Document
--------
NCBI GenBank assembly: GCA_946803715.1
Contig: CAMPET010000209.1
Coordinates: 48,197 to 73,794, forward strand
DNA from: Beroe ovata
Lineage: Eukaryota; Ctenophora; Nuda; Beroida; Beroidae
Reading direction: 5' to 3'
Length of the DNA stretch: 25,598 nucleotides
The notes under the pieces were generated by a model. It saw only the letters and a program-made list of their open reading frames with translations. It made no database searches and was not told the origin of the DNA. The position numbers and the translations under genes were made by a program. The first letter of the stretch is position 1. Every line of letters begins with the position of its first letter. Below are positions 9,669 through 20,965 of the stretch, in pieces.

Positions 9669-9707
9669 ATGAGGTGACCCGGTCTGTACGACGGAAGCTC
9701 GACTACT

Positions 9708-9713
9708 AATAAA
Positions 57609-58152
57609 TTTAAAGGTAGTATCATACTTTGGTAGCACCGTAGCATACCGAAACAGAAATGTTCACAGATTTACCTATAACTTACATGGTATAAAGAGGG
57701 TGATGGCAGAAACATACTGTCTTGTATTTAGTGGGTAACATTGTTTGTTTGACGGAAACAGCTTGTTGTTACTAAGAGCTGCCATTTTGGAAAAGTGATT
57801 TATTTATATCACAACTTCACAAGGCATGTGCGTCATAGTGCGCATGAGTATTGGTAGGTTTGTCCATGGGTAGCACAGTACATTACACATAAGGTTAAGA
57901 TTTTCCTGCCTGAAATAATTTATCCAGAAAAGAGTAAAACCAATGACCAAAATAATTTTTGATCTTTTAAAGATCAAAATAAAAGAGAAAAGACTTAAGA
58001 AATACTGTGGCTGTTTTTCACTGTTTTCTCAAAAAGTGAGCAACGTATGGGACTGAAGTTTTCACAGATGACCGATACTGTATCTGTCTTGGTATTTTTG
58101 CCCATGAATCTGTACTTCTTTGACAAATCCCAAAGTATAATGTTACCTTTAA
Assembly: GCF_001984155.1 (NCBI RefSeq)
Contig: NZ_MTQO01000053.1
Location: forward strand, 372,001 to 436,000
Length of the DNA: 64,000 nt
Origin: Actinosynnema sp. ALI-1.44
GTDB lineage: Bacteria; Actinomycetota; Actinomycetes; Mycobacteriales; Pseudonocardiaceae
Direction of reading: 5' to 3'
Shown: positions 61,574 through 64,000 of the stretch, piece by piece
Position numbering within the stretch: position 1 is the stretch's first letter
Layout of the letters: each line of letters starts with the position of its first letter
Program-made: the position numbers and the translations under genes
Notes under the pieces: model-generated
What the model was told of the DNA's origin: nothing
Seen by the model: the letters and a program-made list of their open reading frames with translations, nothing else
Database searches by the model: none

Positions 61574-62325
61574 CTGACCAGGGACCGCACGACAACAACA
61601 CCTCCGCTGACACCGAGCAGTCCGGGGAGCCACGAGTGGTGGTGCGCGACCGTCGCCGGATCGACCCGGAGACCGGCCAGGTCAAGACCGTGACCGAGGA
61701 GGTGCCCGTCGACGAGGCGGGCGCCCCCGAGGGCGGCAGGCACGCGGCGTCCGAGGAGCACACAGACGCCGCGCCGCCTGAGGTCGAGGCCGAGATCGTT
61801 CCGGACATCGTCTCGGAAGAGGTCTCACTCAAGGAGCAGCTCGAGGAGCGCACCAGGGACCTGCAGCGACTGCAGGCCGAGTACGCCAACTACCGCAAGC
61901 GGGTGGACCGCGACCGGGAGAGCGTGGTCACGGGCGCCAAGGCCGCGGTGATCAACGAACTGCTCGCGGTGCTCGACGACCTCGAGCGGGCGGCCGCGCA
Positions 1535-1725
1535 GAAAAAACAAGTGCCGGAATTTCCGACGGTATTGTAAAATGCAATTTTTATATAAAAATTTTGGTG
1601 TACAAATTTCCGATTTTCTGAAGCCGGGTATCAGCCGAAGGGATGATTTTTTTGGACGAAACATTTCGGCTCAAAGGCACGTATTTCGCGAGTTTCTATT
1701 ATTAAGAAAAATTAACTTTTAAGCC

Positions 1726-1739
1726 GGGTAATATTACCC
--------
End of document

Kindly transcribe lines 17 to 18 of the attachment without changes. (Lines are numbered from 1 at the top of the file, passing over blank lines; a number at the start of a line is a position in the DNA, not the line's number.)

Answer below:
57801 TATTTATATCACAACTTCACAAGGCATGTGCGTCATAGTGCGCATGAGTATTGGTAGGTTTGTCCATGGGTAGCACAGTACATTACACATAAGGTTAAGA
57901 TTTTCCTGCCTGAAATAATTTATCCAGAAAAGAGTAAAACCAATGACCAAAATAATTTTTGATCTTTTAAAGATCAAAATAAAAGAGAAAAGACTTAAGA